Turkey fires on Syrian targets in retaliation
Ankara: In retaliation to Syrian shelling that killed five Turk civilians, Turkey on Wednesday attacked targets in Syria with artillery fire, raising the heat between two nations.
Turkish artillery fire came after Syrian shelling overreached the border and landed on a home in the Turkish village of Akcakale, killing a woman, her three daughters and another woman, and wounding at least 10 others, according to Turkish media.
"Our armed forces have given the required response in line with the rule of engagements. Targets detected by radar were shot by shelling," the Turkish government said in a statement.
"Turkey, acting within the rules of engagement and international laws, will never leave unreciprocated such provocations by the Syrian regime against our national security," the office of Prime Minister Recep Tayyip Erdogan said in a statement.
In a day that was dominated by violence and bloodshed, four suicide bombings rocked a main square in Syria's commercial and cultural capital of Aleppo killing over 48 people and reducing buildings to rubble.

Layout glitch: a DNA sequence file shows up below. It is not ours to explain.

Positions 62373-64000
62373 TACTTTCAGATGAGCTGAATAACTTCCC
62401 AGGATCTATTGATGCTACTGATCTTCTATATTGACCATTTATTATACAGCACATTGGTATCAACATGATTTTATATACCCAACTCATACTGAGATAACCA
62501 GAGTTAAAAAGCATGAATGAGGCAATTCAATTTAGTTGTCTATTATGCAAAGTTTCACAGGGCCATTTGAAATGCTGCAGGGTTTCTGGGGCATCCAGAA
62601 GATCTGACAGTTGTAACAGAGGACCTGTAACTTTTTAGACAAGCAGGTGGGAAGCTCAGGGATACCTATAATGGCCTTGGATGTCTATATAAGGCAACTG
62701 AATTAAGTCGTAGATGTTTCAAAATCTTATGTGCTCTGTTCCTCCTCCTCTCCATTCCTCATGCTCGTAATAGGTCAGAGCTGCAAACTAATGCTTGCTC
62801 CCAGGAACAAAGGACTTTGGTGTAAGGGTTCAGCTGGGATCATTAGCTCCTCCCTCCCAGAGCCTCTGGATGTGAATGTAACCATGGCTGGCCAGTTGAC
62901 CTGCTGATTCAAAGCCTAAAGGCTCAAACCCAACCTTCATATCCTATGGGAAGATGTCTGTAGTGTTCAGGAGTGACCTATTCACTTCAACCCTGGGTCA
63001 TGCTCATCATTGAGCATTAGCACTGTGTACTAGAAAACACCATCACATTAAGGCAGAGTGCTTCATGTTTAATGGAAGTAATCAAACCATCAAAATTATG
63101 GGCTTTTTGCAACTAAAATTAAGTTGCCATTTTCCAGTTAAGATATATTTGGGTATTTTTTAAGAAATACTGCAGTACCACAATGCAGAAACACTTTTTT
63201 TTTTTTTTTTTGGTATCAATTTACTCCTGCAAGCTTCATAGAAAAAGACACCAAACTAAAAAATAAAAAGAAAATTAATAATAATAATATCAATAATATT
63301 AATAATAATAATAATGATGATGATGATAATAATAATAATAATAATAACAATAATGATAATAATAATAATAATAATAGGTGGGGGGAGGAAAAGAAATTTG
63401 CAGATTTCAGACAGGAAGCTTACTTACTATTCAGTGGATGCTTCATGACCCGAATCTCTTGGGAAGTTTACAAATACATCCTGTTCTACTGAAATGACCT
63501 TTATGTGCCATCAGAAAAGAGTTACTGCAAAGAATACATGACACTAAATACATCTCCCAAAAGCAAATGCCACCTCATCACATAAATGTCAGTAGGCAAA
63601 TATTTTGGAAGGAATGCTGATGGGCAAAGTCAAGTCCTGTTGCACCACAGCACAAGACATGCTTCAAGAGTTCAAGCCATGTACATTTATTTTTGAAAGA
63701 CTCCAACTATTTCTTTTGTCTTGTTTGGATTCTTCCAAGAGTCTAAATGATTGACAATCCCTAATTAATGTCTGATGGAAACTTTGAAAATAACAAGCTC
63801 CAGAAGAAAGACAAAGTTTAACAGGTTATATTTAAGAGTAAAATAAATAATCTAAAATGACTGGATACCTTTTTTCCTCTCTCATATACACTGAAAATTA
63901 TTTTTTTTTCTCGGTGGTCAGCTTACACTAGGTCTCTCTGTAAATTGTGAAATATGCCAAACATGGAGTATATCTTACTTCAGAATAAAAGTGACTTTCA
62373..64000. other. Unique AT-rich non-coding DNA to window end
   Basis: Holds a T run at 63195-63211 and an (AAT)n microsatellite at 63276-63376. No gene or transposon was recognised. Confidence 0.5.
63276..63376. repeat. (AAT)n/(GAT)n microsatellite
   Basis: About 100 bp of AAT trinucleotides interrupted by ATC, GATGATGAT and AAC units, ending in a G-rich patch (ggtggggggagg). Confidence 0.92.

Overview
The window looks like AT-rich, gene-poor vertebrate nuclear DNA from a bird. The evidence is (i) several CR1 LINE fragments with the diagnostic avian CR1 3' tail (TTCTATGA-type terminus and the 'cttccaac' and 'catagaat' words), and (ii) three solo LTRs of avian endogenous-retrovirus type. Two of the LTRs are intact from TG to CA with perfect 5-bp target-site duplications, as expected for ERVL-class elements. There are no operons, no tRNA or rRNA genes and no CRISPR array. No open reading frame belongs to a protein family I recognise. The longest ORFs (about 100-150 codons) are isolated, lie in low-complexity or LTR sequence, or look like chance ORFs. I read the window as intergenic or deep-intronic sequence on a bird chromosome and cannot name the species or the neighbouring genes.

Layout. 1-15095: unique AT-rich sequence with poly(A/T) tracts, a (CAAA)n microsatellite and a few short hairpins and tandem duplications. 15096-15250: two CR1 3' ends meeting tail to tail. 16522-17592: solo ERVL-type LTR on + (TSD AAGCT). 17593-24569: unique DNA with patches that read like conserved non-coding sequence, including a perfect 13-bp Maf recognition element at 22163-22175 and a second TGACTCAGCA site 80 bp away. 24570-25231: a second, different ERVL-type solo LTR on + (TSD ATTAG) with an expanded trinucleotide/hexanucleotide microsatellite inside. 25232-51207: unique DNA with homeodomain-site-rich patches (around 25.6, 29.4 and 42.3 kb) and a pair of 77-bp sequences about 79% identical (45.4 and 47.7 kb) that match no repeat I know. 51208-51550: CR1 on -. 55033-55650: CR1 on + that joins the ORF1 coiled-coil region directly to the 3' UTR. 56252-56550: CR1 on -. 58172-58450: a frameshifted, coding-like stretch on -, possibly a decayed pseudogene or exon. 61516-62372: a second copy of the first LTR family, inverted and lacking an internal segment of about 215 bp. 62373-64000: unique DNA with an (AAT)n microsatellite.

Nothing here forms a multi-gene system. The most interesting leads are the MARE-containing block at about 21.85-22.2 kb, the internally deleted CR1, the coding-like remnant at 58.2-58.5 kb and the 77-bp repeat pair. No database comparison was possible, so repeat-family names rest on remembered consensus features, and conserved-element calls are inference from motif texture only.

Secretary of State Hillary Rodham Clinton said the U.S. was "outraged that the Syrians have been shooting across the border," adding that she would speak with Turkish Foreign Minister Ahmet Davutoglu on the matter.
"It's a very, very dangerous situation," Clinton said. "And all responsible nations need to band together to persuade the Assad regime to have a cease-fire, quit assaulting their own people and begin the process of a political transition."
Turkey also lodged a strong protest with NATO prompting National Atlantic Council to convene an emergency meeting in Brussels Wednesday night at Turkey's request to discuss the cross-border incident.
The meeting ended with a statement strongly condemning the attack and saying: "The alliance continues to stand by Turkey and demands the immediate cessation of such aggressive acts against an ally." It also urged the Syrian regime to "put an end to flagrant violations of international law."
NATO also held an emergency meeting when a Turkish jet was shot down by Syria in June, killing two pilots.